Finding aid prepared by Heather J. Burke
Hawes family papers
University of Kentucky Special Collections
Collection is arranged by format.
Collection is open to researchers by appointment.
69M33: [Identification of item], Hawes family papers, 1829-1928, University of Kentucky Special Collections.
0.23 Cubic feet
The Hawes family was originally from Caroline County, Virginia and came to Jefferson County, Kentucky under Richard Hawes and his wife Clara Walker in 1810. The family finally settled in Daviess County and were the land donors for the building of the town of Hawesville in Hancock County, Kentucky.
Richard Hawes' third son Richard Hawes II served as Provisional Governor of Kentucky for the Confederacy from 1862 to 1865, and his sixth son Edwin Hawes went on to serve on the Kentucky State Senate in 1870.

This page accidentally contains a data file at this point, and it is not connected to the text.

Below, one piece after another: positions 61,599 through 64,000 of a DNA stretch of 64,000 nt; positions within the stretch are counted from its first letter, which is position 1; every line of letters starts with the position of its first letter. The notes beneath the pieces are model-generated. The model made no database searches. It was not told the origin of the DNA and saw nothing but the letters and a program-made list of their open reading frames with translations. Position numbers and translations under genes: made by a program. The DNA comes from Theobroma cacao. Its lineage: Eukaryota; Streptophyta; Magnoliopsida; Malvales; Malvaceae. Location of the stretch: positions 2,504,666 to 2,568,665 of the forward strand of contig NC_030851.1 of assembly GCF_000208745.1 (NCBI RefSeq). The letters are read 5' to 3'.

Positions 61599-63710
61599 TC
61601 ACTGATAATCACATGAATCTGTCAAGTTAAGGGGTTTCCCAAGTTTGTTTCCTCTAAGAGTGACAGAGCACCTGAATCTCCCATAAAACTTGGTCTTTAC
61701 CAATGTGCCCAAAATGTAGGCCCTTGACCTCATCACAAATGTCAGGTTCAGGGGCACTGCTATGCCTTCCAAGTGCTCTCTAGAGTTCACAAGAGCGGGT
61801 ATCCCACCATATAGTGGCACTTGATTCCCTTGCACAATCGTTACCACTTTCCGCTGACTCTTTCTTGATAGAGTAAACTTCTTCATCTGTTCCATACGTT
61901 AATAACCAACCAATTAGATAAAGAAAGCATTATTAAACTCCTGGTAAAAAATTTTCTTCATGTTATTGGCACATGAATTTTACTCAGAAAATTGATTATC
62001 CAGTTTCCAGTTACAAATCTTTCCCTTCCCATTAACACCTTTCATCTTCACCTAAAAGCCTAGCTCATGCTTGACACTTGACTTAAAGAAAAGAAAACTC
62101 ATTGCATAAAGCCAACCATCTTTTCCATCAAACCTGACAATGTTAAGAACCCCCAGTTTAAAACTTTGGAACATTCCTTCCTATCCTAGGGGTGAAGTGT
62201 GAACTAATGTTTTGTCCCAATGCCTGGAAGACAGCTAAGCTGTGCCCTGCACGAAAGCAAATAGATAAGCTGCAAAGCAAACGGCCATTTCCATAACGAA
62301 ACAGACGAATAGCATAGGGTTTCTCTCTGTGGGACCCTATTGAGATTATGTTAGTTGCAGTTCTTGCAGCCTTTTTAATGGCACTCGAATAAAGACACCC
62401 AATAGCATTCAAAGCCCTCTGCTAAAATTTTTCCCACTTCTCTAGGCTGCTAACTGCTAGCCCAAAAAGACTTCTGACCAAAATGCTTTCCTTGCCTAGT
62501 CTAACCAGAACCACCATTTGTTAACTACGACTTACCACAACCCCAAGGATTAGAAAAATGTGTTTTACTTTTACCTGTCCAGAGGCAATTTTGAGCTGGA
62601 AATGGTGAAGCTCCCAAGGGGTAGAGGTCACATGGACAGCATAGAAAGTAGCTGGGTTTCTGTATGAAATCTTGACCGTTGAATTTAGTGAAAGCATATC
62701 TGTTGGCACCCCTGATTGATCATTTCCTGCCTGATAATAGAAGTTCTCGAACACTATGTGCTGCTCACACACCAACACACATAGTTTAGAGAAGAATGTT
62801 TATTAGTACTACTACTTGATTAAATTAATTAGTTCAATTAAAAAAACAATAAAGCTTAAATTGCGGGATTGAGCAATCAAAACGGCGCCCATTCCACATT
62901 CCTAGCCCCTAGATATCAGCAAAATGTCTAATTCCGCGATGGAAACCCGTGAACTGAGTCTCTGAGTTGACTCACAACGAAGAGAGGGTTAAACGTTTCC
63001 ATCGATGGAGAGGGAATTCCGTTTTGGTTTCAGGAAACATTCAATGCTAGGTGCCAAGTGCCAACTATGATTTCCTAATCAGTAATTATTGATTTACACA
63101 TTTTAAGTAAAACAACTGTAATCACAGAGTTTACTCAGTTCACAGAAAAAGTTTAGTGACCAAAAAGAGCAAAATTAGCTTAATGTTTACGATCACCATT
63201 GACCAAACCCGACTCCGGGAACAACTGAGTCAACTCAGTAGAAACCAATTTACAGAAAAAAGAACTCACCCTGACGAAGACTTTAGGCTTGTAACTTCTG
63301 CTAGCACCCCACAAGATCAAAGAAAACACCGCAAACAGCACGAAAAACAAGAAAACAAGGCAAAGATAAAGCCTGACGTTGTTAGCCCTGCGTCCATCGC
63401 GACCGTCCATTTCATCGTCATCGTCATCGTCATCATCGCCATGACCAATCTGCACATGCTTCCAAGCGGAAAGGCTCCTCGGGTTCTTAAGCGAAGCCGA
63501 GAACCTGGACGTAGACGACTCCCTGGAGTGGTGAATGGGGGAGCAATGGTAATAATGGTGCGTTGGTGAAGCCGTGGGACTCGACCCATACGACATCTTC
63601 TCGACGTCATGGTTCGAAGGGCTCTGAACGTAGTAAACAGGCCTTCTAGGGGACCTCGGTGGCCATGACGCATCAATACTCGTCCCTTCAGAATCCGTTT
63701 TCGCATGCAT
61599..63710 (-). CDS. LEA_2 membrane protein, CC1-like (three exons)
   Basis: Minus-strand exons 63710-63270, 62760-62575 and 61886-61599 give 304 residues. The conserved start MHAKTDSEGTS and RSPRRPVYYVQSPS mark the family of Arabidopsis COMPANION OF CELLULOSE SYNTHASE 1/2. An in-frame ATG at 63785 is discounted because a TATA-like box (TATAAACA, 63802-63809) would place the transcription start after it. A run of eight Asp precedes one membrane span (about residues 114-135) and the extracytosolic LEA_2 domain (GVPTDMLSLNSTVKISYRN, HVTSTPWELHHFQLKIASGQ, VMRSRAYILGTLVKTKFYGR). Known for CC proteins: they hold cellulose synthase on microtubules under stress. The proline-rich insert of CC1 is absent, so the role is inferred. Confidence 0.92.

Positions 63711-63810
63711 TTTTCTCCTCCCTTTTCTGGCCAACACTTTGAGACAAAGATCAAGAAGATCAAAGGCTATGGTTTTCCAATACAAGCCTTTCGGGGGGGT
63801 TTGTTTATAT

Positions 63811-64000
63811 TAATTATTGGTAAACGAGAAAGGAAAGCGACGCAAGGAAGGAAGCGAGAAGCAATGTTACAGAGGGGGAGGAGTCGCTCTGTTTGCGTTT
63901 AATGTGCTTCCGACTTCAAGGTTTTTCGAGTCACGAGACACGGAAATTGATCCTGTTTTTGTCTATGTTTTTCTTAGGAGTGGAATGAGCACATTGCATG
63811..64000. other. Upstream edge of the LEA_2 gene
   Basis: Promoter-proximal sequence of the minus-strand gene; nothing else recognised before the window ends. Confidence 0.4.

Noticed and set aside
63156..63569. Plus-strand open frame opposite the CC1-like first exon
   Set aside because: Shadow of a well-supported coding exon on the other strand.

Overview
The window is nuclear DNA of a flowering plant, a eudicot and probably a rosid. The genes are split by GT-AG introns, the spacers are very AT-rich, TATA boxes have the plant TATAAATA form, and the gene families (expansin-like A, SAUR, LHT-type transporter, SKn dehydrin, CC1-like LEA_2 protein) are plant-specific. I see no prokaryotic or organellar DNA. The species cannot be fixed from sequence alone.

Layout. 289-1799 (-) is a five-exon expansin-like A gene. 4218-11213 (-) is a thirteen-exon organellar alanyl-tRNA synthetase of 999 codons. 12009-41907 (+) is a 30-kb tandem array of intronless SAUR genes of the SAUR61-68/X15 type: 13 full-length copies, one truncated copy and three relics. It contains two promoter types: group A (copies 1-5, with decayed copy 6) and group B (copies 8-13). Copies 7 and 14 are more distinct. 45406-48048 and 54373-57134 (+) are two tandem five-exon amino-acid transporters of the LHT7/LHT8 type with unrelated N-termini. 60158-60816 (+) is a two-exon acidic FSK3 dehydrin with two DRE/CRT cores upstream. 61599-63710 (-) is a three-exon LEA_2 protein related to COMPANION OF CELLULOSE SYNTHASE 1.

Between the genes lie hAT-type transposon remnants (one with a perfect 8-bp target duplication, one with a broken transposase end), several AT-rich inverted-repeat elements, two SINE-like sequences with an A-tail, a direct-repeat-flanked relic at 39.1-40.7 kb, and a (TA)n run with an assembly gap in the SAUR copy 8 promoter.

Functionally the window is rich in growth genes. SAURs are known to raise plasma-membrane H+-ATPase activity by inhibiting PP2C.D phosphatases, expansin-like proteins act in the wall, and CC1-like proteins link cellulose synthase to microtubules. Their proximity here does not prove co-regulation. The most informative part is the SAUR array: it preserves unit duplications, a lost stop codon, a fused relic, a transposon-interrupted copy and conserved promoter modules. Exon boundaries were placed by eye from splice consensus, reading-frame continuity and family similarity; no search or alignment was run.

McCreary, Gene and Virginia Haase McCreary. Hawes Family Cemetary. April, 2008. Web. 11 August 2011.
HAWES, Richard - Biographical Information. Biographical Directory of the United States Congress. Web. 11 August 2011.
The Hawes family papers consists primarily of correspondence. Other items include a license to practice law in Louisiana for Edwin Hawes and a December 1842 memorandum of a trip made from Hawesville down the Ohio and Mississippi Rivers to New Orleans.
Of the correspondence, several letters from the 1850s are addressed to Clara A. Taylor. Another seven from the 1850s and one letter from 1867 are from Hugh W. Hawes of Saluria, Texas and describe life in that town. Notable amongst the correspondence is an 1851 letter from Winchester, Kentucky that mentions a woman's appearing in the "bloomer costume." An 1858 letter from Paris, Kentucky mentions the growing popularity of hashish parties. Also of note are three 1869 letters from E.P. Taylor that describe his life as a student at A&M College at Kentucky University.
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